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Elizabeth Clough supports ‘Step Out Stay Out’

An organisation in Nottingham that effects positive change in the community and custody through the power of football is being backed by the daughter of one of the city’s most iconic figures.

Elizabeth Clough, daughter of the late and legendary ex-Nottingham Forest manager Brian Clough, was “extremely honoured” to become a trustee for Step Out Stay Out. The organisation founded by Pete Bell runs an early intervention and prevention football project on the Clifton estate as well as initiatives focusing on resettlement post-custody.

Pete’s Friday night community football sessions on the estate offer up to 40 local children and young people from all backgrounds a safe space, especially those who have become marginalised for a variety of reasons.

“When I visited the session, I saw immediately the positive impact it was having,” Elizabeth told the Alliance of Sport. “It’s about getting children out of certain environments and bringing them together to play football.

“A percentage of these children aren’t accepted elsewhere because they struggle with weight, autism, dyslexia and behavioural issues. Pete welcomes them all with open arms. They get exercise and fresh air and it takes them away from street corners.”

Pete is looking to bring together local partners and funders to secure a permanent base for his community project which will allow him to expand provision and secure more funding. For now, his weekly sessions are of huge benefit to local children and families.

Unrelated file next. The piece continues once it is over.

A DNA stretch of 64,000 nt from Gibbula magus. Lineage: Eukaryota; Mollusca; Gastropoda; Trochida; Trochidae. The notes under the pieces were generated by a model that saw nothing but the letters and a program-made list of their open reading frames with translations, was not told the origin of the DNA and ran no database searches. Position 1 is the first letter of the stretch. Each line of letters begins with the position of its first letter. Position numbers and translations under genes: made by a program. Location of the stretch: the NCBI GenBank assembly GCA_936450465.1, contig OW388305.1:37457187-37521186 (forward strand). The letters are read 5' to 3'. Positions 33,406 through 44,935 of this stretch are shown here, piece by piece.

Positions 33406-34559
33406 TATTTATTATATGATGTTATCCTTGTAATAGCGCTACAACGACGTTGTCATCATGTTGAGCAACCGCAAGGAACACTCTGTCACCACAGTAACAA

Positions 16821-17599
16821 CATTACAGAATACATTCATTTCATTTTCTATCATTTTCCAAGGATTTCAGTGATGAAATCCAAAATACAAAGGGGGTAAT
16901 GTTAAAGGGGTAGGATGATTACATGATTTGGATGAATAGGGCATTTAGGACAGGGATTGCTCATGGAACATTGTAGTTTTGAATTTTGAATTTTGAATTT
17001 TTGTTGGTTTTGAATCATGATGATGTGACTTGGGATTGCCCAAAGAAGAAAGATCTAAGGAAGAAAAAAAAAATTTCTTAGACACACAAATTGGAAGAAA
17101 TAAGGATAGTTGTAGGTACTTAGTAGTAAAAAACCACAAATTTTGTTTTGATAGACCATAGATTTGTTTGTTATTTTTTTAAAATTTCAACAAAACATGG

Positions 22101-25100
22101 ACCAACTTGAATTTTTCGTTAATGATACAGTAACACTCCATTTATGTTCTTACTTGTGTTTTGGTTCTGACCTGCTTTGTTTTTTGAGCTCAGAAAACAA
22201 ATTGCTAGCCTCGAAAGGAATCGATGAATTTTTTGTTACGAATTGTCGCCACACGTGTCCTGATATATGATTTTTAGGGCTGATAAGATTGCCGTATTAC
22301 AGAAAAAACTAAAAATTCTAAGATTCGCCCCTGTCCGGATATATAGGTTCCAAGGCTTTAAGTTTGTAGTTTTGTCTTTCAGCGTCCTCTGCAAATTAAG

“The football part of it pales into insignificance really,” explained Pete. “Young people are really looking for a safe space on a Friday and are recognising us as a caring organisation. I encourage shaking hands, helping each other and dialogue between children who are all different ages.

“It’s an honour and privilege to know Elizabeth and for her to really value what we do – bringing people together through the power of football.”

Being the daughter of the legend who led Forest to the First Division championship and two European Cup victories in successive seasons in the late 1970s, Elizabeth understands her surname carries great weight in the city of Nottingham. She and Pete recently appeared on a podcast to raise awareness of Pete’s work on the Clifton estate where he grew up.

“Visiting the project really reminded me of my childhood when my two brothers were heavily involved in community football and whole families went along,” said Elizabeth. “It kept people positively engaged and kept children off the streets.”

Step Out Stay Out are holding another Jumpers 4 Goalposts family fun event in June in partnership with sponsors Nottingham Express Transit, as well as Nottinghamshire Police, the army and Nottingham City Council.

Pete’s resettlement programme with men leaving nearby HMP Lowdham Grange, funded by the Nottinghamshire PCC, is also ongoing.

Step Out Stay Out run specially-tailored courses to train up prison leavers as football coaches working with young people in Clifton, as well as offering potential routes into training and employment.